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The Richest Man in Babylon

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Do you know the saying When the student is ready, the teacher appears? That is how it was for me and George Clason’s book The Richest Man in Babylon.

Maybe you have heard of the book and never read it. Well, the book is worth your time and energy. You may not believe that a book written 85 years ago would have much to say to a modern person, especially about something so volatile as wealth building. In the course of a 144 pages, however, Clason shares a few simple parables about saving, wise investing and wealth building.

One of the things I like about the book is its age and the fact that it is reaching back to a much earlier time period. When people are stressed and uncertain, it is easy to think that nothing like this has ever happened before. They think Our grandparents never had to worry about debt. And that is of course, not true. Ever since money was invented people have had trouble managing it. Certainly people in the 1920s didn’t have credit cards to worry about, but most stores, like grocery stores and clothing stores, extended credit to local families, so it was just as easy to get into debt then as it is now.

Clason does a great job of telling simple little stories about ancient Babylonians to illustrate his points about spending, saving and investing. The language has a King James bible feel to it, but for me that added to the charm. There is a modernized version, if the language is a block for you. Do not let the stilted language keep you from the wisdom of this little book. I enjoyed all of the stories. My favorite is probably The Luckiest Man in Babylon, but they are all good and the wealth building principles are easy to understand.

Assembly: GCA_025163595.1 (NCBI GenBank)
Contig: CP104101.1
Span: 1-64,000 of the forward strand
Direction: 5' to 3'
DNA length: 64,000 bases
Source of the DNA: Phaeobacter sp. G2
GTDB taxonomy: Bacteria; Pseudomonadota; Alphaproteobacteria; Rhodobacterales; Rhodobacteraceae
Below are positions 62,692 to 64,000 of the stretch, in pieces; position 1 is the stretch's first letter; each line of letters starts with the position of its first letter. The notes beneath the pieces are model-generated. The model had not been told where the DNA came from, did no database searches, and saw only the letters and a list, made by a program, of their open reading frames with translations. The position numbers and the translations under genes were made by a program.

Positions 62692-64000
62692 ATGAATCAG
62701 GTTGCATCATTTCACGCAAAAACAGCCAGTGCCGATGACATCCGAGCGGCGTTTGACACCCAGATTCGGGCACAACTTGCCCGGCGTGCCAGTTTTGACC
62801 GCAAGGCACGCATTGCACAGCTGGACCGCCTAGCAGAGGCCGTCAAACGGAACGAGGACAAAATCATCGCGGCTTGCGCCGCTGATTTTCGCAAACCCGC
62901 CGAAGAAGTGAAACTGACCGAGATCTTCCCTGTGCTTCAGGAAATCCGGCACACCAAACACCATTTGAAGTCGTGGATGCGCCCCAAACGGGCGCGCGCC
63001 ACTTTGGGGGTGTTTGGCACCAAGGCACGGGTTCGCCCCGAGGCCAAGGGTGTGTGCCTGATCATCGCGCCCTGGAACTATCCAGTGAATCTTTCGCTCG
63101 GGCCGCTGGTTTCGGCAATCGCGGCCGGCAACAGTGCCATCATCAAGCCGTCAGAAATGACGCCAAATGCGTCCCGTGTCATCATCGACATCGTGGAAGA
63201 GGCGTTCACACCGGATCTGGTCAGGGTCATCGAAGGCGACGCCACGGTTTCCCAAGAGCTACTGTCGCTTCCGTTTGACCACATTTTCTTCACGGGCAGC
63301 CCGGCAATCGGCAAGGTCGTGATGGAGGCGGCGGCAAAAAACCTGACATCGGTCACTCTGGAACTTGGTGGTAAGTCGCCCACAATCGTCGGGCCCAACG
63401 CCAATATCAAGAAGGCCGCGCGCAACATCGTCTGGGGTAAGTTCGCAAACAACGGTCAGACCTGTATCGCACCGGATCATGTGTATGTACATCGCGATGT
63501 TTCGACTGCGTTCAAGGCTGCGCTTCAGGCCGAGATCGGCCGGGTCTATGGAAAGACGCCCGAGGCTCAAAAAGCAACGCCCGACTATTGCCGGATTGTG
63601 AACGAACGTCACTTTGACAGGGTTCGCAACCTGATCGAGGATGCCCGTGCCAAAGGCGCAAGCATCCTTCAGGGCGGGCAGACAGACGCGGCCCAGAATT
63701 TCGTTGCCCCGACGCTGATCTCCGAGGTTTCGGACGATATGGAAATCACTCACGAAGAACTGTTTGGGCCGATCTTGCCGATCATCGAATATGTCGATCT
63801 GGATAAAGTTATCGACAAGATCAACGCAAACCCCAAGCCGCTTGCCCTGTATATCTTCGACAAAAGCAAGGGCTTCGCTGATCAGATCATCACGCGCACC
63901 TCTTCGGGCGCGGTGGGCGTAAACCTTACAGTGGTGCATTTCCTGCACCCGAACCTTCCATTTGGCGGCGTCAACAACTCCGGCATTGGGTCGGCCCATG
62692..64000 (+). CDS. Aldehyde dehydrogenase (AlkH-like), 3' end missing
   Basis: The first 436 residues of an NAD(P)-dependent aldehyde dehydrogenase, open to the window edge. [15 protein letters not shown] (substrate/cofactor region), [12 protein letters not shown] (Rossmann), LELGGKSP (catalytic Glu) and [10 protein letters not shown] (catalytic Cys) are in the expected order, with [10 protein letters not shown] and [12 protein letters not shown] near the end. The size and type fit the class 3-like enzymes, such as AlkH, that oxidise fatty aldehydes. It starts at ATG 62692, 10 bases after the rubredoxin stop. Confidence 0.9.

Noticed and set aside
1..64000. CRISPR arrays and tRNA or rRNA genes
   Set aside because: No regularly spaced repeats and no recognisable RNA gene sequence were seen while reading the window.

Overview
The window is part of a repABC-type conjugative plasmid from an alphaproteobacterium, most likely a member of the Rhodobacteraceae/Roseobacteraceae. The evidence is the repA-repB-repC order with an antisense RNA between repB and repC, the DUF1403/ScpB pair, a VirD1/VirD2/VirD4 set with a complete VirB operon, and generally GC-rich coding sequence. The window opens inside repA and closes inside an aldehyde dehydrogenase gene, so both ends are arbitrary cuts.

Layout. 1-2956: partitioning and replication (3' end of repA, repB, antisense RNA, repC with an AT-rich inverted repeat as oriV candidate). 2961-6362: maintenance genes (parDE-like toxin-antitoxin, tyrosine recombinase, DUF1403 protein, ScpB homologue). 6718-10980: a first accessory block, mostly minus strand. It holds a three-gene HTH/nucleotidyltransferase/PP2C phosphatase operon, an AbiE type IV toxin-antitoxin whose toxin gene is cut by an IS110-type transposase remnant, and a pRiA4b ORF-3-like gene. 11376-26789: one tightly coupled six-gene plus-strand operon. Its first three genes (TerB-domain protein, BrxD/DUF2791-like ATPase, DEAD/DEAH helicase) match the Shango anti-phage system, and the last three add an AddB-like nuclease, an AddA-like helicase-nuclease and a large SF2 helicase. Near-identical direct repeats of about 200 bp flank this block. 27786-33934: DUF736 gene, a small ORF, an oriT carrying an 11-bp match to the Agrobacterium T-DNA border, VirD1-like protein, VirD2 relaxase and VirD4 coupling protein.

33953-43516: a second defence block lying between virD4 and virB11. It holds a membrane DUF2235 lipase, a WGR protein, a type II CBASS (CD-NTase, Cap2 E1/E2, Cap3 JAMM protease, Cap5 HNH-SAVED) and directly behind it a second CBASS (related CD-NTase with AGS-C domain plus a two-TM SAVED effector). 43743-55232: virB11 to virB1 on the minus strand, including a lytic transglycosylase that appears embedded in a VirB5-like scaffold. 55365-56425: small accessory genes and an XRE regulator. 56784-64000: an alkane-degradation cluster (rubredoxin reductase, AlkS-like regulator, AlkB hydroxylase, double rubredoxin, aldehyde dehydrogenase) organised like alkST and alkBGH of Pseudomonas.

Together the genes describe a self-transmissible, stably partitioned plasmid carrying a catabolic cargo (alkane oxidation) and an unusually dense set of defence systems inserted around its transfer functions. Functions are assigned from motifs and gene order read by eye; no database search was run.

Another one of my favorite chapters is Meet the Goddess of Good Luck. This is because when I was younger, I thought that rich people were simply lucky people. Some people (I thought) were lucky enough to be born into wealthy families and other people were lucky enough to be in the right place at the right time for that “big break.” This chapter teaches that people make their own luck and I now believe that is true. This chapter can be summed up by the saying Fortune favors the brave. And what that means is that if you are willing to take a few risks, Lady Luck will smile on you. This does not mean betting your life savings in Las Vegas. It means carefully saving money until you have some to invest. If you are in a place where you can do without the money, if you lost it, you can be less cautious with it. This is not a license to be foolhardy in the least. And in fact, the book teaches that there are five laws of gold.

In the book Arkad is the title character — he is the richest man in Babylon. In one story he gives his son a bag of gold and a stone tablet with the five laws of gold carved into it. The son must go out and seek his fortune, armed with these two tools. Here are the five laws (in the language of the 1926 version)

1. Gold cometh gladly and in increasing quantity to any man who will put by not less than one-tenth of his earnings to create an estate for his future and that of his family.

2. Gold laboreth diligently and contentedly for the wise owner who finds for it profitable employment, multplying even as the flocks in the field.

3. Gold clingeth to the protection of the cautious owner who invests it under the advice of men wise in its handling.

4. Gold slippeth away from the man who invests it in businesses or purposes with which he is not familiar or which are not approved by those skilled in its keep.

5. Gold flees the man who would force it to impossible earnings or who followeth the alluring advice of tricksters and schemers or who trusts it to his own inexperience or romantic desires in investment.

These laws are as relevant today as they were 80 years ago, as they were 2,000 years ago! The formula for building wealth is very simple. Live below your means; be patient and cautious when investing your money.

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